Henk Lokhorst, University Medical Center Utrecht, Utrecht, The Netherlands
Sagar Lonial, Emory University Medical School, Atlanta, Georgia, USA
Heinz Ludwig, Wilhelminenspital Der Stat Wien, Vienna, Austria
Angelo Maiolino, Rua fonte da Saudade, Rio de Janeiro, Brazil
Maria Mateos, University of Salamanca, Salamanca, Spain
Jayesh Mehta, Northwestern University, Chicago, Illinois, USA
GianPaolo Merlini, University of Pavia, Pavia, Italy
Joseph Mikhael, Mayo Clinic Arizona, Scottsdale, Arizona, USA
Philippe Moreau, University Hospital, Nantes, France
Gareth Morgan, Royal Marsden Hospital, London, England
Nikhil Munshi, Dana-Farber Cancer Institute, Boston, Massachusetts, USA
Ruben Niesvizky, Weill Medical College of Cornell University, New York, New York, USA
Yana Novis, Hospital SírioLibanês, Bela Vista, Brazil
Amara Nouel, Hospital Rutz y Paez, Bolivar, Venezuela
Robert Orlowski, MD Anderson Cancer Center, Houston, Texas, USA
Antonio Palumbo, Cathedra Ematologia, Torino, Italy
Santiago Pavlovsky, Fundaleu, Buenos Aires, Argentina
Linda Pilarski, University of Alberta, Alberta, Canada
Raymond Powles, Leukaemia and Myeloma, Wimbledon, England
S Vincent Rajkumar, Mayo Clinic, Rochester, Minnesota, USA
Donna Reece, Princess Margaret Hospital, Toronto, Canada
Tony Reiman, Cross Cancer Institute, Alberta, Canada
Paul Richardson, Dana Farber Cancer Institute, Boston, Massachusetts, USA
Angelina Rodriquez Morales, Bonco Metro Politano de Sangre, Caracas, Venezuela
Orhan Sezer, Department of Hem/Onc, Universitatsklinikum Charite, Berlin, Germany
John Shaughnessy, M.I.R.T. UAMS, Little Rock, Arkansas, USA
Kazuyuki Shimizu, Nagoya City Midori General Hospital, Nagoya, Japan
David Siegel, Hackensack, Cancer Center, Hackensack, New Jersey, USA
Jesus San Miguel, University of Salamanca, Salamanca, Spain
Chaim Shustik, McGill University, Montreal, Canada
Seema Singhal, Northwestern University, Chicago, Illinois, USA
Pieter Sonneveld, Erasmus MC, Rotterdam, The Netherlands
Andrew Spencer, The Alfred Hospital, Melbourne, Australia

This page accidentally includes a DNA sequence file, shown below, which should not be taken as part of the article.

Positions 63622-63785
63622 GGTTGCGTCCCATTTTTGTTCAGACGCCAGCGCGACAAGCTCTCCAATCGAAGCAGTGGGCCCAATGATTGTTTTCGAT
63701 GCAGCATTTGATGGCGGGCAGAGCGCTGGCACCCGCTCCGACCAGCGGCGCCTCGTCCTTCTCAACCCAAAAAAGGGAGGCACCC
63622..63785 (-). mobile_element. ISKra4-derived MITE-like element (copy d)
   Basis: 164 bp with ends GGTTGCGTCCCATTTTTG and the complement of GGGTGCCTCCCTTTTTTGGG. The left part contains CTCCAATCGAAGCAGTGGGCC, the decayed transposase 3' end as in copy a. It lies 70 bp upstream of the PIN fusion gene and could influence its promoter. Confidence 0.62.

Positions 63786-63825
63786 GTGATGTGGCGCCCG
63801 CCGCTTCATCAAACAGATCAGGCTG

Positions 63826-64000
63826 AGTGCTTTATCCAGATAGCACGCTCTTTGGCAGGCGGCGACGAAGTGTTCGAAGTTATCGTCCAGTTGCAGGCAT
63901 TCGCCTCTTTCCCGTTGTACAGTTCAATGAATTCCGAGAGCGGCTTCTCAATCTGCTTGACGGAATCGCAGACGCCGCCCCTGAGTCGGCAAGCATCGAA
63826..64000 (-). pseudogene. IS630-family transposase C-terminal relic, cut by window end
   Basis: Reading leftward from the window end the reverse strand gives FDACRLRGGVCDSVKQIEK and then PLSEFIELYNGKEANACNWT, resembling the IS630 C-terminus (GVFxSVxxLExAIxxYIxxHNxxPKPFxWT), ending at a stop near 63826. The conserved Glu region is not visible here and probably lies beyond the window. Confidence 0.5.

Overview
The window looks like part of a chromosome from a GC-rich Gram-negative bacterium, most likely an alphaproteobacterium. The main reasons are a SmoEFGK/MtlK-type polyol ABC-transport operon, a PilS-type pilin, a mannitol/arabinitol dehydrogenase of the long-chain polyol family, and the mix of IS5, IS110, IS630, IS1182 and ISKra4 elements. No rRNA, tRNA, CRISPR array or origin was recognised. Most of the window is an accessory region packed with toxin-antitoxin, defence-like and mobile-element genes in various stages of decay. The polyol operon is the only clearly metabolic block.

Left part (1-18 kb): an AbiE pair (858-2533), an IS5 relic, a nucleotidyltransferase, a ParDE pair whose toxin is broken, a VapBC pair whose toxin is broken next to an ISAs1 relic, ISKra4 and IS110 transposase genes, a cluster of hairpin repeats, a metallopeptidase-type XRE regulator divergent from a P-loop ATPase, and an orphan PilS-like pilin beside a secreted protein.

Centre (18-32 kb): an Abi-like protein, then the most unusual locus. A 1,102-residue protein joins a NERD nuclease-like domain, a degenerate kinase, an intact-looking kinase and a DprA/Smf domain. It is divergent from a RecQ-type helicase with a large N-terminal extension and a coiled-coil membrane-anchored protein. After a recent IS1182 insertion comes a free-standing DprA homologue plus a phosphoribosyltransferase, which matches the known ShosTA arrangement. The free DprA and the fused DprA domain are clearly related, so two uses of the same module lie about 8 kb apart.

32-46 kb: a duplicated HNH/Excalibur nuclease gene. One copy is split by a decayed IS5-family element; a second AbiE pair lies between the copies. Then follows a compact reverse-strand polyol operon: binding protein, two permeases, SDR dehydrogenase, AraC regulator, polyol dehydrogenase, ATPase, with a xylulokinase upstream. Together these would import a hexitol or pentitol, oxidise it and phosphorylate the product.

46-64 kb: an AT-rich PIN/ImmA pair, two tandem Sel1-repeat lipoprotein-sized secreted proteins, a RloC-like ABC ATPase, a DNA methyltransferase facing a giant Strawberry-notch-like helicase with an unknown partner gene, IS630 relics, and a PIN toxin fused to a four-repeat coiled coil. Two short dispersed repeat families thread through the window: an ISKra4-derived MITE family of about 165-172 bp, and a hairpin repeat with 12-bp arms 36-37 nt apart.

Edward Stadtmauer, University of Pennsylvania, Philadelphia, Pennsylvania, USA
Keith Stewart, Mayo Clinic Arizona, Scottsdale, Arizona, USA
Evangelos Terpos, University of Athens School of Medicine, Athens, Greece
Patrizia Tosi, Italian Cooperative Group, Istituto di Ematologia Seragnoli, Bologna, Italy
Guido Tricot, Huntsman Cancer Institute, Salt Lake City, Utah, USA
Ingemar Turesson, Department of Hematology, Malmo University, Malmo, Sweden
Brian Van Ness, University of Minnesota, Minneapolis, Minnesota, USA
Ivan Van Riet, Brussels Vrija University, Brussels, Belgium
Robert Vescio, Cedars-Sinai Cancer Center, Los Angeles, California, USA
David Vesole, Loyola University Chicago, Illinois, USA
Anders Waage, University Hospital, Trondheim, Norway
Michael Wang, M.D. Anderson, Houston, Texas, USA
Donna Weber, MD Anderson, Houston, Texas, USA
Jan Westin, Sahlgrenska University Hospital, Gothenburg, Sweden
Keith Wheatley, University of Birmingham, Birmingham, United Kingdom
Dina B Yehuda, Department of Hematology, Hadassah University Hospital, Hadassah, Israel
Jeffrey Zonder, SWOG, Department of Hem/Onc., Karmanos Cancer Institute, Michigan, USA
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Palumbo, A., Sezer, O., Kyle, R. et al. International Myeloma Working Group guidelines for the management of multiple myeloma patients ineligible for standard high-dose chemotherapy with autologous stem cell transplantation. Leukemia 23, 1716–1730 (2009) doi:10.1038/leu.2009.122